Today I wanted to take a tour of the places around the world where people live the longest. I hope to give you a brief description of each Blue Zone and a look at what ties them together and what different solutions they have towards living long-lives. Come follow along. For further information, recommend reading The Blue Zones: 9 Lessons for Living Longer by Dan Buettner, to whom I in highly indebted for his valuable research.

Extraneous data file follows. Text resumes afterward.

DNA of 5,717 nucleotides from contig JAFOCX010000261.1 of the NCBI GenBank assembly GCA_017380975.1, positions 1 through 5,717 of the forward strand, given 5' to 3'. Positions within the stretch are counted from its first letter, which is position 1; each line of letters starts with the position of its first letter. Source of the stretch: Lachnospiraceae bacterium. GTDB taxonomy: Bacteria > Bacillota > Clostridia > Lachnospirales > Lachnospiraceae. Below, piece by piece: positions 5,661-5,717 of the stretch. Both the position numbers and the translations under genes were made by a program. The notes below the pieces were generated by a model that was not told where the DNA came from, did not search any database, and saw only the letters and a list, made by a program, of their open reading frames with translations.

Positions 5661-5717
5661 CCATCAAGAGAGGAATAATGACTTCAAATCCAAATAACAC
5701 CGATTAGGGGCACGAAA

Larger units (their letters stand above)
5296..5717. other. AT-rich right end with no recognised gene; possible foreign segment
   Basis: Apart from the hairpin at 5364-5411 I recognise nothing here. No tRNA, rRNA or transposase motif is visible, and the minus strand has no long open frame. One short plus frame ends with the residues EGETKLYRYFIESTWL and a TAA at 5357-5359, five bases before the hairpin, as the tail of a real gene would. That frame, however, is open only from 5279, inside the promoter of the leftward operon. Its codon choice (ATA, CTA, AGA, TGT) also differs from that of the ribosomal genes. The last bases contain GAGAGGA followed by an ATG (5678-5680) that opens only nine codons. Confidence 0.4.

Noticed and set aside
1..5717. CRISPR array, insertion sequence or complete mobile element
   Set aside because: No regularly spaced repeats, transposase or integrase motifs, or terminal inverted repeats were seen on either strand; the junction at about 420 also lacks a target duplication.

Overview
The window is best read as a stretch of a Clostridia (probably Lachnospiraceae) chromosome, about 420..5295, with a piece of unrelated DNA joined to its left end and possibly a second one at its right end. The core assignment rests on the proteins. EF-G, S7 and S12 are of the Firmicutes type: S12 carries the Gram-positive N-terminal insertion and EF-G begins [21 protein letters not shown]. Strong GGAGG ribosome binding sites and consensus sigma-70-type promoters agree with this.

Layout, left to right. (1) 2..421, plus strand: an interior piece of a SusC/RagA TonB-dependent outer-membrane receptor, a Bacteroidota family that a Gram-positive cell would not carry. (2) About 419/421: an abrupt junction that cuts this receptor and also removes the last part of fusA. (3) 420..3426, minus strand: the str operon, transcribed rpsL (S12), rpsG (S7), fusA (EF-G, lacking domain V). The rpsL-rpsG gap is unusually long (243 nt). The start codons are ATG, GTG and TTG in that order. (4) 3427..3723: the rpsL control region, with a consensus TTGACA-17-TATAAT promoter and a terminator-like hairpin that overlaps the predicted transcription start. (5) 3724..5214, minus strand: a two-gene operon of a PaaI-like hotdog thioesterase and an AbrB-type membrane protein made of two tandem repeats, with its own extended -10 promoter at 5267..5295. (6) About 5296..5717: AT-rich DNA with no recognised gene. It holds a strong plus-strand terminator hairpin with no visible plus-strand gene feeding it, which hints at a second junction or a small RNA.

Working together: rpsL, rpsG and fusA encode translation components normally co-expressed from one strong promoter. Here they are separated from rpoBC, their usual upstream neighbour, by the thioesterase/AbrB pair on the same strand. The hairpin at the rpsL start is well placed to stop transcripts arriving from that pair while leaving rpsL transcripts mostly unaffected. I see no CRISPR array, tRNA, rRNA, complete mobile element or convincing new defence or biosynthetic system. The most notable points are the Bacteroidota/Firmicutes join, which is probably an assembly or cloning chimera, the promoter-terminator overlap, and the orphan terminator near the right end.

Japan has long been associated with things like moderation, meditation and healthy living. On the trail for the longest living people in Japan, Dan Buettner’s research led him here to this island that is much closer to Taiwan than to Japan. Okinawa, stands out even among the other provinces in Japan for several reasons. Certainly, the growing season farther south is longer and that means people can grow vegetables year-round and thus eat less meat and salty food. You also can’t discount the importance of sunlight, which creates vitamin D in our body and differs significantly from vitamin D in a vitamin or in fortified milk. Okinawan people greatly benefit from the better weather and the sunlight that these centenarians receive during their life. It is not the burn yourself kind of sunshine but the constant exposure of the skin to being outside, doing manual work helps to control key elements of the immune system, blood pressure and cell growth. Sunlight exposure is also important for cancer regulation.